“I Hope American Soldiers Read Stars and Stripes Forever”

From a Wall Street Journal column by Seth Lipsky headlined “I Hope American Soldiers Read Stars and Stripes Forever”:

It’s nice to see that tweet from President Trump that “America will NOT be cutting funding” for the GI daily Stars and Stripes. He was responding to reports that Pentagon budgeteers were going to shut the paper down by the end of September for the lack of $15 million. . . .

During World War II, some wag supposedly quipped that Stripes was where the brass assigned those GIs who, if left to the regular Army, would contribute to the Allied defeat. It was a wry libel. Stripes was always plenty patriotic, but also independent, in the newspapermanly way.

The tradition that the paper would be reported and edited by enlisted men goes back, legend has it, to World War I. That’s when the sergeant who was its managing editor got arrested in an argument over a comma—or, one version has it, for getting scooped by the Paris Herald. The officer who precipitated that catastrophe quickly realized his error, and freed the sergeant to get the paper out.

The sergeant was Harold Wallace Ross, who. . .went on to found the New Yorker.

Stripes’ most famous figure was its World War II cartoonist, Bill Mauldin, who created the archetypical GIs Willie and Joe. Those two hapless heroes exemplified the American grit that won the war. . . .

My own time on Stripes was during the war in Vietnam, where I served as a combat reporter. I’ve never been in a newsroom I didn’t love, but it would be hard to beat the band that covered the war for Stripes. . . .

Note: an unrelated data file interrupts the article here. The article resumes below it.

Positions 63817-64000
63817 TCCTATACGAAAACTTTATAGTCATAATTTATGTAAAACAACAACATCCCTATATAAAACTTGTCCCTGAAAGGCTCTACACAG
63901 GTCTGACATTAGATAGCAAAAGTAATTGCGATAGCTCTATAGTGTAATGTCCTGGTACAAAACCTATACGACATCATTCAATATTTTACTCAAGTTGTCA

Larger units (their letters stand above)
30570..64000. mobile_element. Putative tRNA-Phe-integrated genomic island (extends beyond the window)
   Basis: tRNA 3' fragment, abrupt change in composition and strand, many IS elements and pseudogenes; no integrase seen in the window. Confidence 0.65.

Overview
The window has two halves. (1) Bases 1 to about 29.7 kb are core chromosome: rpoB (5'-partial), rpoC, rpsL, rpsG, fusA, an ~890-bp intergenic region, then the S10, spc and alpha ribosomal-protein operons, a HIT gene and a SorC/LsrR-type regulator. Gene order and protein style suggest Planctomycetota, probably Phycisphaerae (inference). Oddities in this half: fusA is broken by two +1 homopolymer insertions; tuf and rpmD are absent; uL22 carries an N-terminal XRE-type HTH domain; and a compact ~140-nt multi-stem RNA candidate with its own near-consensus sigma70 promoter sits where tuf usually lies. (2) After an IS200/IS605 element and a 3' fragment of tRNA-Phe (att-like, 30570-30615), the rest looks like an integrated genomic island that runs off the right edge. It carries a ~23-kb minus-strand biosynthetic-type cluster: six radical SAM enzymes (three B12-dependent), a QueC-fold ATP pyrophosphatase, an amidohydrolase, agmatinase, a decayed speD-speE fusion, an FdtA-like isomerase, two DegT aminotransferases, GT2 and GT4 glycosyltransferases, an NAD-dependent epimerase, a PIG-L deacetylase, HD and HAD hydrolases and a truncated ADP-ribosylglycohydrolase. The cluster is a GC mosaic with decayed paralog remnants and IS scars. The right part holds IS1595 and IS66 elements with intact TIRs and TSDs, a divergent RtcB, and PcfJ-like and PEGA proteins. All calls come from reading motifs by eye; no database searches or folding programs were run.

My favorite example of the spirit of Stripes involves two of its GI reporters, Spec. 4 Jack Fuller and Spec. 5 Phil McCombs. When U.S. and South Vietnamese forces plunged into an area of Cambodia known as the Parrot’s Beak, they grabbed a station wagon from Stripes’ circulation department and raced to the border in pursuit of American armor. Once inside Cambodia, though, they were met with an ominous sign—everything was deserted. They pressed on until they encountered, in a bombed-out village, an American officer poring over a map. He would answer no questions.

Finally, Spec. 5 McCombs asked, “How far can we go until someone kills us?” The preoccupied officer appeared to be doing the math in his head. “Eight klicks,” he said, finally. The reporters jumped back into their station wagon and drove until they caught up with the American tanks—12 kilometers up the road.

That was the spirit of Stripes. The paper may have had its brushes with the brass and budgeteers over the years. In covering for American GIs their own astounding story, though, Stripes always went the extra klick.

Seth Lipsky is editor of the New York Sun. As an enlisted man in the Army, he served on Stripes in Vietnam, 1970-71.

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